But places like Panama aren’t just good for avoiding taxes. They’re also a way to manipulate markets from afar.
The BC Securities Commission (BCSC) has identified a number of offshore accounts in Panama and Switzerland that have been used to conceal trades made by British Columbians, some of which were likely part of pump-and-dump schemes involving U.S. penny stock companies.
The most recent case involves Verdmont Capital, a Panamanian securities brokerage firm, which is now in liquidation, operated by two former B.C. residents: Glynn David Fisher and Taylor Kennedy Housser.
The BCSC alleges the two breached securities laws by trading on behalf of B.C. residents without being registered in B.C. The allegations have not been proven and will be the subject of upcoming hearings.
A BCSC investigation revealed that more than 100 B.C. residents held 112 Verdmont brokerage accounts that were used to buy more than $15 million worth of shares and sell $31 million.
Verdmont has been implicated in an alleged pump-and-dump scheme involving penny stock companies in the U.S.
The American Securities and Exchange Commission (SEC) last year charged Verdmont, along with a Cayman Islands bank, Caledonian Bank Ltd., with unregistered distribution of four American penny stock companies. Caledonian went bankrupt after the SEC had its assets frozen.
Panama was also where North Vancouver businessman Mark Aaron McLeary used a holding company, Pecado Capital SA, to conceal insider trades in two publicly traded B.C. companies he was involved in.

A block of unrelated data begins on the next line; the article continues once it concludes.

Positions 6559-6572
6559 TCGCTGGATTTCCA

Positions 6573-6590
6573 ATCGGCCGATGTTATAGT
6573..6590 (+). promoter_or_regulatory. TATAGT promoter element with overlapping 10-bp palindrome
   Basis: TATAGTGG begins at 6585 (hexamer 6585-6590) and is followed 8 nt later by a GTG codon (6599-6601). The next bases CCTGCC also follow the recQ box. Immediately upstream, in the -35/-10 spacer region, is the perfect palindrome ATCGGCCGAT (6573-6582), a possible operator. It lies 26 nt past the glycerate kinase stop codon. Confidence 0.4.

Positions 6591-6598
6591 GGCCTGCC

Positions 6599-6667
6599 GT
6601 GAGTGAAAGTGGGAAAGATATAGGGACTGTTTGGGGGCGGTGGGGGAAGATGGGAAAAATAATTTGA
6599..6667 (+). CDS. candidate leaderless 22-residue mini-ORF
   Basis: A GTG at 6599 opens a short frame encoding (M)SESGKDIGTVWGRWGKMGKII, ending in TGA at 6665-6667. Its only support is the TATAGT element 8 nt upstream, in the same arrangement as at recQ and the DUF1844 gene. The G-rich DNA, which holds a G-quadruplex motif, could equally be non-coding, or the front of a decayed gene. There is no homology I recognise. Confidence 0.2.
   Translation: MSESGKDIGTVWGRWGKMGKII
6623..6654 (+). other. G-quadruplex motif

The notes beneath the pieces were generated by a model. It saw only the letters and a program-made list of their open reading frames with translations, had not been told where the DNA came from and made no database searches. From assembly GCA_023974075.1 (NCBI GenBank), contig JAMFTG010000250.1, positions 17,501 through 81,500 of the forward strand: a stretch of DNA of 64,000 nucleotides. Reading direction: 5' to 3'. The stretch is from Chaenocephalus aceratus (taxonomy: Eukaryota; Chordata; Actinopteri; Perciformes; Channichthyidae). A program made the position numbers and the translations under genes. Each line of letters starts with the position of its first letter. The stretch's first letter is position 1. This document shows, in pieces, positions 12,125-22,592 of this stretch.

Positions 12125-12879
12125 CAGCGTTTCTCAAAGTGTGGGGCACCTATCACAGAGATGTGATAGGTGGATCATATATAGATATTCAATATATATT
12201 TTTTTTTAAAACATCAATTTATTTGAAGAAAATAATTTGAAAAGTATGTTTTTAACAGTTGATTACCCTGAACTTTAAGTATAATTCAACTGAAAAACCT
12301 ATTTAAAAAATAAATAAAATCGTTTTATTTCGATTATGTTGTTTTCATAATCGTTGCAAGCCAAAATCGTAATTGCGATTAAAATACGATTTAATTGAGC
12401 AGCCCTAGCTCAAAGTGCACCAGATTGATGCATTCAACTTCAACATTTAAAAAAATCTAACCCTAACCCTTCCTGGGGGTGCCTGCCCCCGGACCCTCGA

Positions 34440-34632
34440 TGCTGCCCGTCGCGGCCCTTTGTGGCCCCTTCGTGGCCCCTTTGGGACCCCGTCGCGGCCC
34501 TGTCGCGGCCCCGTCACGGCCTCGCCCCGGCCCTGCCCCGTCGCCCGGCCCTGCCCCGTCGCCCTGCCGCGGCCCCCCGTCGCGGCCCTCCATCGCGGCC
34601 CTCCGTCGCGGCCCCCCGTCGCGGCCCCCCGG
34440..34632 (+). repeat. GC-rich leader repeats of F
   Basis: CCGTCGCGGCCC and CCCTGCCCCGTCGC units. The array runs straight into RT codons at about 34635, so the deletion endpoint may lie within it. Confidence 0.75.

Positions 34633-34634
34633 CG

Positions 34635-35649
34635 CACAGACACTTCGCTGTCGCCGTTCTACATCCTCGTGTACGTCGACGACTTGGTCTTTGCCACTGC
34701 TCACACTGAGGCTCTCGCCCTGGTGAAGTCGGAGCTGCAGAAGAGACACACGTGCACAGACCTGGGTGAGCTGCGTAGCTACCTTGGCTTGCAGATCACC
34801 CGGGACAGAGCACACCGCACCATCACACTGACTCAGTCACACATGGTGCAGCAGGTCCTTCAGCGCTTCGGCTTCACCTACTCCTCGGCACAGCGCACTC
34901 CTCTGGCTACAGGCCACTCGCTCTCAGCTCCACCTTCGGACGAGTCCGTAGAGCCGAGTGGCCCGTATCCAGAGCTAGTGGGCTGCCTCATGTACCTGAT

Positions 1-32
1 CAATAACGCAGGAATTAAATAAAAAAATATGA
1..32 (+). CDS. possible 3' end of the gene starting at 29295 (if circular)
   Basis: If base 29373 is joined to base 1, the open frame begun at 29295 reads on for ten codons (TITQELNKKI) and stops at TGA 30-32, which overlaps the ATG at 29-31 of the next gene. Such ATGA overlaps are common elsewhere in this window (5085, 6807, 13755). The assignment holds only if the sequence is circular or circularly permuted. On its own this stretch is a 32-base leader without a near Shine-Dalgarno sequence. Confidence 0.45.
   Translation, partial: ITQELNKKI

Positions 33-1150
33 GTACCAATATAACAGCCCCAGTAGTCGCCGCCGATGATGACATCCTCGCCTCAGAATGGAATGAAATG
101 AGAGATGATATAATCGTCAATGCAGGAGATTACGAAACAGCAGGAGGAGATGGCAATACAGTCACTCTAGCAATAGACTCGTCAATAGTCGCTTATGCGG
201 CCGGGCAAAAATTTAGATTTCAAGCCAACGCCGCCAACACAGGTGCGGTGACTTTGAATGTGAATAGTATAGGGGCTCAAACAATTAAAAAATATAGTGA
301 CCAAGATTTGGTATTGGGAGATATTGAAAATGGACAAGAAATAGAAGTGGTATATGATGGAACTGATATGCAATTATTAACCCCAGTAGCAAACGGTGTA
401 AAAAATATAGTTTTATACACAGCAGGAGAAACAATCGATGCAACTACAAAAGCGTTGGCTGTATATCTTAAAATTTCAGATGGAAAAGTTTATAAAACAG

A BCSC investigation found McLeary was dumping stock in one of his companies, Silver Sun Resource Corp., and buying up stock in another: Chlormet. He was doing so while still under investigation for market manipulation involving Sungro Minerals Inc.
By using his Panamanian account, McLeary was able to sell his position in one of his companies that had dwindling prospects (Silver Sun/Golden Sun) and buy stock in another – Chlormet – without disclosing it to the investing public.
At the time, McLeary was the CEO of Chlormet and its predecessor companies, which moved from mineral exploration into the medical marijuana sector and changed names three times. In November 2015, Chlormet changed its name again, this time to PUF Ventures Inc. (CSE:PUF).
McLeary is no longer a director for the company, because he was permanently banned from trading in securities or being a director or officer for public companies last year for market manipulation in the Sungro case. He also received an $800,000 fine, which he has not paid.
By using offshore accounts, Canadians not only avoid taxes on gains they make on stock, but can also hide trades to manipulate markets.
“We can’t regulate what we can’t see,” said BCSC enforcement director Lang Evans. “If they want to use [offshore accounts] for illegal purposes, it is very, very difficult to find because of the bank secrecy.
“I would say the vast majority of it is just simply to avoid tax. Now, things that I specifically see here in Canada would be market manipulation: ‘Oh, that’s not me trading – that’s some financial institution that really likes our stock.’”
In a case involving a Swiss bank, a number of British Columbians were found to have used accounts in Bank Gutenberg AG and Gutenberg Management AG to make $327.8 million worth of trades.
BCSC believed about 40 of those accounts were used in pump-and-dump schemes involving American penny stock companies. Bank Gutenberg agreed to a voluntary $850,000 penalty for unregistered trading.
North Vancouver businessman Mark Aaron McLeary used Pecado Capital SA, a holding company in Panama, to conceal insider trades in two publicly traded B.C. companies he was involved in | Submitted